Monday, January 12, 2009

Cat Man Talking

Last night I watched "Dead Man Walking," figuring I would not enjoy it -- the economy and world affairs are grim enough -- but feeling it was my responsibility to engage with some serious examples of cinema art. Since I'll be teaching this arts reviewing/writing class, I need to do some faux reviewing of my own, if only to hone my empathy with the struggles of my students.

And they will struggle. It's a sub-literate age. Some are born sub-literate, and some of us have sub-literacy thrust upon us as all these images and quick hits (blogs, anyone?) short circuit our intellectual capacity, jumping us from exposure to something to feeling something about it without ever bothering to put that feeling into words.

I speak from personal experience here. I can hardly put two words gotether anymore.

So I watched the movie as an exercise. And loved it. And the exegesis of love is the hardest of all critical tasks.

Let me just say this. Call it acting or simply being, I thought Susan Sarandon was utterly convincing as nun who believed that you really can despise the sin but love the sinner. Whatever love means. As Sarandon presented Sister Prejean, it seemed to mean faith backed with intellectual and emotional toughness when faced with a murderer and rapist who had done horrible things and who didn't want to take emotional and intellectual responsibility for those acts.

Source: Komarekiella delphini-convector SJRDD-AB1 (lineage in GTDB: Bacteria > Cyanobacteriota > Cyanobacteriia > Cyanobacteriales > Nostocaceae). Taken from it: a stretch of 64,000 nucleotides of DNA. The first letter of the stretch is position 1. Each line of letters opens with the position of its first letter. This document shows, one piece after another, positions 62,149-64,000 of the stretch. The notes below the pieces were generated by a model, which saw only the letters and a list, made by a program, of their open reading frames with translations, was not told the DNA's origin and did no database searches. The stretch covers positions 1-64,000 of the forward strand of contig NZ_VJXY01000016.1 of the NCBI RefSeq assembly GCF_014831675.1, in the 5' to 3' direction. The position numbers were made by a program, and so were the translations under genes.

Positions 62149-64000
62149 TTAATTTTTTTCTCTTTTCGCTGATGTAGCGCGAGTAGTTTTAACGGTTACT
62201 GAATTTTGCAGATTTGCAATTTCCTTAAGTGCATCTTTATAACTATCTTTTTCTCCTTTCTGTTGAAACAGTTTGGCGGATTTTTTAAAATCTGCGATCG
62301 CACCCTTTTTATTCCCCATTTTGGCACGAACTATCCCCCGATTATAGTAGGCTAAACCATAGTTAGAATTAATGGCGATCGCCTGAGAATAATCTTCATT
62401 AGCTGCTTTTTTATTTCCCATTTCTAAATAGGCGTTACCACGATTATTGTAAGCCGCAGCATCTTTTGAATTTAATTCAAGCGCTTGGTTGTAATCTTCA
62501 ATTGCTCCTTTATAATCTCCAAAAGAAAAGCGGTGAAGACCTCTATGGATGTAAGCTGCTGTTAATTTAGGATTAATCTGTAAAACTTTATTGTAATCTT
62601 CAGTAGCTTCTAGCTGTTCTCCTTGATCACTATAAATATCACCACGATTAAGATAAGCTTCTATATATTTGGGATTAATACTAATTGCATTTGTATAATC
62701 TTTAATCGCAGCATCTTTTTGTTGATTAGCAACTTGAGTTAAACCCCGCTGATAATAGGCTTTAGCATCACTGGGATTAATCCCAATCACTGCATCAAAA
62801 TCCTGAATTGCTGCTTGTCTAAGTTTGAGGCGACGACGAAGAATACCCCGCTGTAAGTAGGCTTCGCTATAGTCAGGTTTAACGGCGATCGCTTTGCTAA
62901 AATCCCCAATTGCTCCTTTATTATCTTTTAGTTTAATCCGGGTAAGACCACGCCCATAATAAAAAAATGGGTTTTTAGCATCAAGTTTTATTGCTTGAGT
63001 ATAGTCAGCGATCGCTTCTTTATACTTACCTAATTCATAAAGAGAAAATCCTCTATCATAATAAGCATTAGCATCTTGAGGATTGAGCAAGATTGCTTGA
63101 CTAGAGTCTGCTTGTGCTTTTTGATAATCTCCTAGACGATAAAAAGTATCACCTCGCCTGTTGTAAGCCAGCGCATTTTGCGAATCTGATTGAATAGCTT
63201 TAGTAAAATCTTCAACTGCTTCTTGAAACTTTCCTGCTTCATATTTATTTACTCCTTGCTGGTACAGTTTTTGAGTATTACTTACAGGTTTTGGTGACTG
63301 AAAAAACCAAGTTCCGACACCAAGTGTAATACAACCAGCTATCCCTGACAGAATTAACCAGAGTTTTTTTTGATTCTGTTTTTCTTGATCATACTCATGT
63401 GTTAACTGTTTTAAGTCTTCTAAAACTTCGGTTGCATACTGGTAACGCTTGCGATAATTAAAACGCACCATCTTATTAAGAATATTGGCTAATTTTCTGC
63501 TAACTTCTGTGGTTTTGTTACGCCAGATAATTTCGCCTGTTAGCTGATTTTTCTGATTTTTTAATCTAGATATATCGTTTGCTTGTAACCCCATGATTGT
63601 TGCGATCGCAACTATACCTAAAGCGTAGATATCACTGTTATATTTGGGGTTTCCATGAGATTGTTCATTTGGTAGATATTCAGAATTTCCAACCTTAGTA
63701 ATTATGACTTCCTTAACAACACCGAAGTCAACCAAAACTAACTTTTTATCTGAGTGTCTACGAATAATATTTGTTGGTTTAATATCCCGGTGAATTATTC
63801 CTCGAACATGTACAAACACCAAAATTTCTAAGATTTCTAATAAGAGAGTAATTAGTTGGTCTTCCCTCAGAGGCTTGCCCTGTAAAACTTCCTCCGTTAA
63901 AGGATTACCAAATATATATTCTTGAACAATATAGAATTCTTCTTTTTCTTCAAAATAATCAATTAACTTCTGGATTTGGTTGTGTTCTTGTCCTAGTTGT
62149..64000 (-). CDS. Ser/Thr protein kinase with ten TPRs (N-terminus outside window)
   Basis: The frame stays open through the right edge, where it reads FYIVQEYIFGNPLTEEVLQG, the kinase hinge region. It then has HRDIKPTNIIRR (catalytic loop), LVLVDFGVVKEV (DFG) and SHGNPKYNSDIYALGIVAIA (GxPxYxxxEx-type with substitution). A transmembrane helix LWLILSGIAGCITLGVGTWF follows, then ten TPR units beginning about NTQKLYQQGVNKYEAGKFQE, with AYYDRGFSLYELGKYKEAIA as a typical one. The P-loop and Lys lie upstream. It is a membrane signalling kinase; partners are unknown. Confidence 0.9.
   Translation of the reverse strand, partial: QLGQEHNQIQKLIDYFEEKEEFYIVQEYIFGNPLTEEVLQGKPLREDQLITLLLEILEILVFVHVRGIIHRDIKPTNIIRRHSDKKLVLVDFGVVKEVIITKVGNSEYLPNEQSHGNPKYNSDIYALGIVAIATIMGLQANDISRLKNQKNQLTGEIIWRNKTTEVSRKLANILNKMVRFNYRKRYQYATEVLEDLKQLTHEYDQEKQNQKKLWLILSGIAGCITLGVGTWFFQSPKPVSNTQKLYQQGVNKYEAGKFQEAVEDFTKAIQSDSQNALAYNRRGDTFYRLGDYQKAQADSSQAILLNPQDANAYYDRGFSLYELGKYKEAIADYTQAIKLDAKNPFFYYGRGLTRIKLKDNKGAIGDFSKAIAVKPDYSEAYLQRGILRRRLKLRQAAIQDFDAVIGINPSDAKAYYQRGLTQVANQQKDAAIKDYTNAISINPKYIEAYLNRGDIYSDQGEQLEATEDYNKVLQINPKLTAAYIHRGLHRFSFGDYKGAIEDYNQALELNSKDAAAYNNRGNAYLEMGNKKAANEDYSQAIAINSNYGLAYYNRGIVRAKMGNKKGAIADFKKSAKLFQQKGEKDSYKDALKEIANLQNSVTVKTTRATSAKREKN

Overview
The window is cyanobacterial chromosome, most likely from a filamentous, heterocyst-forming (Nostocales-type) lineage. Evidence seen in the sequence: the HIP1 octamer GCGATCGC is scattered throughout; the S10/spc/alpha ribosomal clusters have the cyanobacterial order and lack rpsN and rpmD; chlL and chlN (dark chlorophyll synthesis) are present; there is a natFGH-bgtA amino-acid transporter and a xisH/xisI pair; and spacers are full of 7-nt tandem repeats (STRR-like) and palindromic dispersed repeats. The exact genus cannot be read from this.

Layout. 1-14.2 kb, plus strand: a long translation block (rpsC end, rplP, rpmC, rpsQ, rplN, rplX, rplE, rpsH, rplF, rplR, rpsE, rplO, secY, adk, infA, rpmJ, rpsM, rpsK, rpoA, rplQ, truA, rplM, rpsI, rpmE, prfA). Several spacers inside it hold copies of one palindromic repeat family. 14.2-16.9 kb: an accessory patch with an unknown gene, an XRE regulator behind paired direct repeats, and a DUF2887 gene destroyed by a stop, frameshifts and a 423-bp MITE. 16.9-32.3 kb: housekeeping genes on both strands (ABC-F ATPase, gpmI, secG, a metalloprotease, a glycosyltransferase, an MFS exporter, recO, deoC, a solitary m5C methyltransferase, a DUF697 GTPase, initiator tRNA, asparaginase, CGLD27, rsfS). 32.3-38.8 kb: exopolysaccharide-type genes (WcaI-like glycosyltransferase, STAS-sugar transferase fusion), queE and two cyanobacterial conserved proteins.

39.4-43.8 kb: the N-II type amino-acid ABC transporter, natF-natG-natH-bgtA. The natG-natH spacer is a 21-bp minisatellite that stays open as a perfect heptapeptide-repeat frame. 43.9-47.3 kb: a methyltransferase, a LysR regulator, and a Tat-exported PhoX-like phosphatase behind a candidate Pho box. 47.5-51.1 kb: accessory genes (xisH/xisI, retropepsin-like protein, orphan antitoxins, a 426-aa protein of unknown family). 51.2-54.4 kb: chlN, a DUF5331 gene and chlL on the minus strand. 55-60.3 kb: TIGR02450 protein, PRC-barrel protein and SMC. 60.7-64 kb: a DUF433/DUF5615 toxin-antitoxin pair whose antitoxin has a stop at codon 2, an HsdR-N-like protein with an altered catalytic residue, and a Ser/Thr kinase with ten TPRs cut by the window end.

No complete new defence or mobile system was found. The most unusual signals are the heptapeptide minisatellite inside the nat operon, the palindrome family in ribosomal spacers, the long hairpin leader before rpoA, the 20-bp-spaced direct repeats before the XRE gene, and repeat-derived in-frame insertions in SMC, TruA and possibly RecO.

That's a flat and pompous way of talking. I'm just saying that Sarandon presented what I would call goodness with steadiness and credibility. Clearly, the movie was against the death penalty -- though the script didn't shrink from portraying the horror of the crime and the pain of the victims' families, and you could certainly read the film as suggesting that the execution of the killer was the best thing possible for the victims' families and that only the imminence of death made the killer's redemption possible. Christianity is all about virtuous death, about martyrdom, you know, and the worse the crime the sweeter the forgiveness.

But that was the least interesting part of it -- to me. What got me was the suggestion -- through characterization, not through argument -- that goodness, faith and common sense can go together, that religious faith and love are credible.

Sarandon's performance was an embodied argument. A man of no faith is always fascinated by its possibility, even when you know it was just artifice, multiple takes, method acting, lord knows what thoughts going on behind the facade of nuance in Sarandon's face.
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